- Open Access
Sex and age differences in the association of fatty liver index-defined non-alcoholic fatty liver disease with cardiometabolic risk factors: a cross-sectional study
Biology of Sex Differences volume 13, Article number: 64 (2022)
Despite the extensive scientific evidence accumulating on the epidemiological risk factors for non-alcoholic fatty liver disease (NAFLD), evidence exploring sex- and age-related differences remains insufficient. The present cross-sectional study aims to investigate possible sex differences in the prevalence of FLI-defined NAFLD as well as in its association with common risk factors across different age groups, in a large sample of Spanish working adults.
This cross-sectional study included data from 33,216 Spanish adult workers (18–65 years) randomly selected during voluntary routine occupational medical examinations. Sociodemographic characteristics (age and social class), anthropometric (height, weight, and waist circumference) and clinical parameters (blood pressure and serum parameters) were collected. NAFLD was determined by the validated fatty liver index (FLI) with a cut-off value of ≥ 60. The presence of metabolic syndrome (MetS) was assessed according to the diagnostic criteria of the International Diabetes Federation. Cardiovascular risk was determined using the REGICOR-Framingham equation. The association between FLI-defined NAFLD and risk factors by sex and age was evaluated by multivariate logistic regression.
The prevalence of FLI-defined NAFLD (FLI ≥ 60) was 19.1% overall, 27.9% (95% CI 23.3–28.5%) for men and 6.8% (95% CI 6.4–7.3%) for women and increasing across age intervals. As compared to women, men presented worse cardiometabolic and anthropometric profiles. The multivariate analysis model showed that hepatic steatosis assessed by FLI was strongly associated with age, HDL-cholesterol, social class, prediabetes, diabetes, prehypertension, hypertension, and smoking status for both men and women. The association between diabetes and hypertension with FLI-defined NAFLD was stronger in women than in men at both univariate and multivariate analyses.
Men presented a higher prevalence of NAFLD than women across all age intervals, as well as a worse cardiometabolic profile and a higher cardiovascular risk. Nevertheless, the association between FLI-defined NAFLD and diabetes or hypertension was significantly stronger in women than in men, possibly indicating that the presence of a dysmetabolic state might affect women more than men with regard to liver outcomes.
There is a lack of evidence exploring sex- and age-related differences on the epidemiological risk factors for non-alcoholic fatty liver disease.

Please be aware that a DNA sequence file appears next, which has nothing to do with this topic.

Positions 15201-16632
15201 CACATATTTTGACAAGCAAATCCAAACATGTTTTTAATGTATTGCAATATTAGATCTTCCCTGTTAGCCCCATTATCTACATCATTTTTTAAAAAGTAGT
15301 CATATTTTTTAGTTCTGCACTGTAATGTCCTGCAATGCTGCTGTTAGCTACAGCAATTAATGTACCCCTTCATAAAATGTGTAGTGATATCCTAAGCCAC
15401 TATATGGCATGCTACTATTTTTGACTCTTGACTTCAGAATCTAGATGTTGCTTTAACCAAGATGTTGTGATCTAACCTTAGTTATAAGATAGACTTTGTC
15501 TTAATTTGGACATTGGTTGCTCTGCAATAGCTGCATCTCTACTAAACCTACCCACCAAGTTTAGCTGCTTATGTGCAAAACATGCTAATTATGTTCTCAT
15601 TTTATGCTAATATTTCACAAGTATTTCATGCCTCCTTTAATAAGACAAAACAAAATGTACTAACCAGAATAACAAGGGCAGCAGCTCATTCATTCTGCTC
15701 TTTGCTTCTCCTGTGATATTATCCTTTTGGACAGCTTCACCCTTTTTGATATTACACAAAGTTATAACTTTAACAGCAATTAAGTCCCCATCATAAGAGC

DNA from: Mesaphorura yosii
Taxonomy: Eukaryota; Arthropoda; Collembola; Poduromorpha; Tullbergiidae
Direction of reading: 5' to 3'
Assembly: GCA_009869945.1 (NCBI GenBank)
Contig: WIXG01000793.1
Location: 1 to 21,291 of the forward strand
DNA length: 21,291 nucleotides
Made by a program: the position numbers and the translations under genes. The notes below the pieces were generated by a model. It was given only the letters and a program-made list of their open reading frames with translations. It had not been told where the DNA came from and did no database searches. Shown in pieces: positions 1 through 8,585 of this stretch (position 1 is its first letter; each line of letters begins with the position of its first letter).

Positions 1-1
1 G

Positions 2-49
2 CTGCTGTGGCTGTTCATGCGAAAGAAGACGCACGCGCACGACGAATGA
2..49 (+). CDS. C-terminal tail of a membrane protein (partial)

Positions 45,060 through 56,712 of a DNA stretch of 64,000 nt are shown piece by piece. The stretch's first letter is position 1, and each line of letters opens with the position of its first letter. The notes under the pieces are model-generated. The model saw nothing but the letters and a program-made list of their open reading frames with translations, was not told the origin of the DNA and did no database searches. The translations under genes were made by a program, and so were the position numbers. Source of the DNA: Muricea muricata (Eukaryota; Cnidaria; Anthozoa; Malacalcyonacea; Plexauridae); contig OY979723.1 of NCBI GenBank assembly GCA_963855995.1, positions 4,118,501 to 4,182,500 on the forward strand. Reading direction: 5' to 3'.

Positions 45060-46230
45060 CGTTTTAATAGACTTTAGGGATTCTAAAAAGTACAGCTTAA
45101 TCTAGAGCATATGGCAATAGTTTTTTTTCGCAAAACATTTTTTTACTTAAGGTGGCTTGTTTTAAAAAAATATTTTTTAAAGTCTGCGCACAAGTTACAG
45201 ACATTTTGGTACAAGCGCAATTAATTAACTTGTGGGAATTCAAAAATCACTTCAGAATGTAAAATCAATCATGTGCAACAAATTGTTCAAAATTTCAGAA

In our sample, hepatic steatosis assessed by FLI is more prevalent in men than women and is associated with age, lower social class and a dysmetabolic state characterized by prediabetes or diabetes, prehypertension or hypertension and low HDL-cholesterol.
Importantly, we observed that although FLI-defined NAFLD is strongly associated with cardiometabolic imbalances in both sexes, its association with diabetes and hypertension is stronger in women than in men, regardless of age.
We also observed that such association in women is evident even at stages preceding diabetes and hypertension and at younger ages.
Non-alcoholic fatty liver disease (NAFLD) is the most common and prevalent liver disease worldwide, affecting around 20–30% of adults in the western world . It is characterized by lipid infiltration in the hepatocytes, not related to significant alcohol intake, which through non-alcoholic steatohepatitis can progress to liver fibrosis, cirrhosis, end-stage liver disease, and hepatocarcinoma [2, 3]. NAFLD shares pathophysiological mechanisms with the metabolic syndrome (MetS) and its components, such that they are often described as a continuum, each predicting and worsening the outcome of the other , and in turn significantly increasing the risk of cardiovascular (CV) disease and CV events [4,5,6,7,8,9]. In fact, patients with NAFLD besides presenting a worse cardiometabolic profile [7, 10, 11], are at significantly higher risk of dying of CV disease or non-liver cancer before suffering a liver-related death .
In an effort to better identify individuals at risk of chronic disease and provide effective prevention and treatment, in 2014 the National Institutes of Health requested that sex may be accounted for as a biological variable . Studies on sex differences in NAFLD show that it is more prevalent in men than in women of reproductive age, and that after menopause the protective effect of estrogen fades out exposing older women to higher rates of NAFLD . Sex and age differences are also observed in type 2 diabetes (T2D) , visceral fat [15, 16], and the MetS , which are major risk factors for NAFLD. What is, however, still unexplored is whether possible sex- and age-related differences exist in the association between NAFLD and its most common risk factors.
Moreover, in Spain the latest data on NAFLD prevalence, which was estimated at 25.8%, was published in 2010 and using a relatively small sample . Estimating NAFLD prevalence using a large sample is crucial for obtaining updated information on the burden of the disease in the general population .